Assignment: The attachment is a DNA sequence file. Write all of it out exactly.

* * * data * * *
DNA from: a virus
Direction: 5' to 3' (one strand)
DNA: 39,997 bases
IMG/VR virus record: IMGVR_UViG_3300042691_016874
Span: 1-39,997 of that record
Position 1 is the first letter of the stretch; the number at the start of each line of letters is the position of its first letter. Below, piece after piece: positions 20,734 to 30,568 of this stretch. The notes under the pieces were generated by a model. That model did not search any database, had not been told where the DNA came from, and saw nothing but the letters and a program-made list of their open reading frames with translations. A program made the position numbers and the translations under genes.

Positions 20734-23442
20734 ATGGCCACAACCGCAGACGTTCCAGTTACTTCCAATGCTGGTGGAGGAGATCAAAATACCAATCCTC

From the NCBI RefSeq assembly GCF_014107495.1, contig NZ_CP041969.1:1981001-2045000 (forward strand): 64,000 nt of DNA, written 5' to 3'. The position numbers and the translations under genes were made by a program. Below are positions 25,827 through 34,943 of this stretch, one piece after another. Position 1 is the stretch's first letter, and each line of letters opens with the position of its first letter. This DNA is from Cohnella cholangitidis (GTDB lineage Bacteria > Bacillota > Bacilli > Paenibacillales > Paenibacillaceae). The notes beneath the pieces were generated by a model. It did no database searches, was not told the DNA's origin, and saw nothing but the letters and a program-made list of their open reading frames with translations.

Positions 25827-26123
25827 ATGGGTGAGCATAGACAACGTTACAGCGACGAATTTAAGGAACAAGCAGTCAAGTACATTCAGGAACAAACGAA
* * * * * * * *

DNA from: a virus
Direction: 5' to 3' (one strand)
DNA: 39,997 bases
IMG/VR virus record: IMGVR_UViG_3300042691_016874
Span: 1-39,997 of that record
Position 1 is the first letter of the stretch; the number at the start of each line of letters is the position of its first letter. Below, piece after piece: positions 20,734 to 30,568 of this stretch. The notes under the pieces were generated by a model. That model did not search any database, had not been told where the DNA came from, and saw nothing but the letters and a program-made list of their open reading frames with translations. A program made the position numbers and the translations under genes.

Positions 20734-23442
20734 ATGGCCACAACCGCAGACGTTCCAGTTACTTCCAATGCTGGTGGAGGAGATCAAAATACCAATCCTC

From the NCBI RefSeq assembly GCF_014107495.1, contig NZ_CP041969.1:1981001-2045000 (forward strand): 64,000 nt of DNA, written 5' to 3'. The position numbers and the translations under genes were made by a program. Below are positions 25,827 through 34,943 of this stretch, one piece after another. Position 1 is the stretch's first letter, and each line of letters opens with the position of its first letter. This DNA is from Cohnella cholangitidis (GTDB lineage Bacteria > Bacillota > Bacilli > Paenibacillales > Paenibacillaceae). The notes beneath the pieces were generated by a model. It did no database searches, was not told the DNA's origin, and saw nothing but the letters and a program-made list of their open reading frames with translations.

Positions 25827-26123
25827 ATGGGTGAGCATAGACAACGTTACAGCGACGAATTTAAGGAACAAGCAGTCAAGTACATTCAGGAACAAACGAA